Hiroshima and Nagasaki: The Long Term Health Effects

Dan Listwa
August 09, 2012

What are the long term health effects from the two atomic bombs dropped on human populations?

Following the atomic explosion over Hiroshima,

many survivors feared that nothing would grow on the decimated earth. By the time spring of 1946 arrived, the citizens of Hiroshima were surprised to find the landscape dotted with the blooming red petals of the oleander. The oleander flower, called the kyochikuto in Japanese, dispelled worries that the destroyed city had lost all its fertility and inspired the population with hope that Hiroshima would soon recover from the tragic bombing.

Now the official flower of Hiroshima, the oleander offers a beautiful symbol for the city as a whole; while some feared that the city and its population were irreparably destroyed—permanently cut off from normality by the effects of radiation—many would be surprised to learn of the limited long term health effects the nuclear attacks on Hiroshima and Nagasaki in August 1945 have had.

Within the first few months after the bombing... between 90,000 and 166,000 people died in Hiroshima, while another 60,000 to 80,000 died in Nagasaki.

Within the first few months after the bombing, it is estimated by the Radiation Effects Research Foundation (a cooperative Japan-U.S. organization) that between 90,000 and 166,000 people died in Hiroshima, while another 60,000 to 80,000 died in Nagasaki. These deaths include those who died due to the force and excruciating heat of the explosions as well as deaths caused by acute radiation exposure.

While these numbers represent imprecise estimates—due to the fact that it is unknown how many forced laborers and military personnel were present in the city and that in many cases entire families were killed, leaving no one to report the deaths—statistics regarding the long term effects have been even more difficult to determine.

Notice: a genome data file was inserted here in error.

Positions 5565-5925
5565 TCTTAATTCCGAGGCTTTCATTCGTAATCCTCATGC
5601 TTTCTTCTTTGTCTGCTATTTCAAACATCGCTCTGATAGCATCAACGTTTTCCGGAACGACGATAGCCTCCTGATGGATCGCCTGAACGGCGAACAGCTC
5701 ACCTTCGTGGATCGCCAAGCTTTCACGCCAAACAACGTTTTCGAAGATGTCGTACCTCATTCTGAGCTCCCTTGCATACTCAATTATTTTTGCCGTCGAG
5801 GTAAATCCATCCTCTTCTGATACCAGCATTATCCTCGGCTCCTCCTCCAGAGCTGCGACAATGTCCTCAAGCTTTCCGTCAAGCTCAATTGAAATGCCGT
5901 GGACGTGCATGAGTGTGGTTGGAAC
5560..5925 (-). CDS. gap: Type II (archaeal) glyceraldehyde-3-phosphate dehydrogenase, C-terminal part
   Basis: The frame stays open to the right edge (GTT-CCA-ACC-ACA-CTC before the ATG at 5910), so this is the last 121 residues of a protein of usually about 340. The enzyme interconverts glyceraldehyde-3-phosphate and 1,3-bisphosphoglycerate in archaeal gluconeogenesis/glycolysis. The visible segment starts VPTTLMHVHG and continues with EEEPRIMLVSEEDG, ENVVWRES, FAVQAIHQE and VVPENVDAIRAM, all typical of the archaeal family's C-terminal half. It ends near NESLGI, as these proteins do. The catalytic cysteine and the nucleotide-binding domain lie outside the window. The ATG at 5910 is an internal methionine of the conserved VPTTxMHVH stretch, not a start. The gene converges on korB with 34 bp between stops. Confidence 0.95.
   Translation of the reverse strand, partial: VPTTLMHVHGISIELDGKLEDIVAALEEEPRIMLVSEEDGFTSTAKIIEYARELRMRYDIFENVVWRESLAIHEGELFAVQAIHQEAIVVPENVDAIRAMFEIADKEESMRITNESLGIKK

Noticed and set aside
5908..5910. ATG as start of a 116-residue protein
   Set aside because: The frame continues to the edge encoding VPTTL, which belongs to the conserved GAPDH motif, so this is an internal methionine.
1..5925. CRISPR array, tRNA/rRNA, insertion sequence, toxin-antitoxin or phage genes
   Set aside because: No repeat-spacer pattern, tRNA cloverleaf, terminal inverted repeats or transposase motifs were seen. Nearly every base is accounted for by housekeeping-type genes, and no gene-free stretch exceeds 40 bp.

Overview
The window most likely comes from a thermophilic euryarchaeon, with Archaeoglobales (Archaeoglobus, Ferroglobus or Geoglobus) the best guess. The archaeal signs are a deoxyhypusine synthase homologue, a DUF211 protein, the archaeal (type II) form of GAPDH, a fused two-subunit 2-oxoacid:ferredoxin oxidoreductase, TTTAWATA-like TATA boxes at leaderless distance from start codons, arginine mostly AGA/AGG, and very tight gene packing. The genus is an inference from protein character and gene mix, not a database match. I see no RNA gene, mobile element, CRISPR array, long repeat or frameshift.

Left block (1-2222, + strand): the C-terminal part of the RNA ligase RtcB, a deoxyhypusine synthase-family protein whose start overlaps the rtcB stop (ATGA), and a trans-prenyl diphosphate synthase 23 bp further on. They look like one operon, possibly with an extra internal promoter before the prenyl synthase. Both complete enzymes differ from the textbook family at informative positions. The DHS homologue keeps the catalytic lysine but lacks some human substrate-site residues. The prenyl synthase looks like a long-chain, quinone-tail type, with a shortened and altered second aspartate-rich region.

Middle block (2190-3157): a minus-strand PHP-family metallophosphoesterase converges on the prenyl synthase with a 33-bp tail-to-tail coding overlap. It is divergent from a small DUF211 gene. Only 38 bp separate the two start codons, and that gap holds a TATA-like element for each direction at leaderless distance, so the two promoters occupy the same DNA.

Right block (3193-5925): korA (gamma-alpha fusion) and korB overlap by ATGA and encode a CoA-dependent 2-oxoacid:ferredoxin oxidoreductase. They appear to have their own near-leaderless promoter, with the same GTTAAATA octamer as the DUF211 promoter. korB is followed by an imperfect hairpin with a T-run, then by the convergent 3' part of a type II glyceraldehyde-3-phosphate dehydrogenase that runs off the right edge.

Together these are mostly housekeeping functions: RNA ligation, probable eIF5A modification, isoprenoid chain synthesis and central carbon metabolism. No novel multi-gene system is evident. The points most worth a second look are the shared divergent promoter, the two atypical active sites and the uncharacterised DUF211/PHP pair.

Though exposure to radiation can cause acute, near-immediate effect by killing cells and directly damaging tissue, radiation can also have effects that happen on longer scale, such as cancer, by causing mutations in the DNA of living cells. Mutations can occur spontaneously, but a mutagen like radiation increases the likelihood of a mutation taking place. In theory, ionizing radiation can deposit molecular-bond-breaking energy, which can damage DNA, thus altering genes. In response, a cell will either repair the gene, die, or retain the mutation. In order for a mutation to cause cancer, it is believed that a series of mutations must accumulate in a given cell and its progeny. For this reason, it may be many years after exposure before an increase in the incident rate of cancer due to radiation becomes evident.

Map of damage in Hiroshima

Among the long-term effects suffered by atomic bomb survivors, the most deadly was leukemia. An increase in leukemia appeared about two years after the attacks and peaked around four to six years later. Children represent the population that was affected most severely. Attributable risk—the percent difference in the incidence rate of a condition between an exposed population and a comparable unexposed one — reveals how great of an effect radiation had on leukemia incidence. The Radiation Effects Research Foundation estimates the attributable risk of leukemia to be 46% for bomb victims.

For all other cancers, incidence increase did not appear until around ten years after the attacks. The increase was first noted in 1956 and soon after tumor registries were started in both Hiroshima and Nagasaki to collect data on the excess cancer risks caused by the radiation exposure. The most thorough study regarding the incidence of solid cancer (meaning cancer that is not leukemia)  was conducted by a team led by Dale L. Preston of Hirosoft International Corporation and published in 2003. The study estimated the attributable rate of radiation exposure to solid cancer to be significantly lower than that for leukemia—10.7%.  According to the RERF, the data corroborates the general rule that even if someone is exposed to a barely survivable whole-body radiation dose, the solid cancer risk will not be more than five times greater than the risk of an unexposed individual.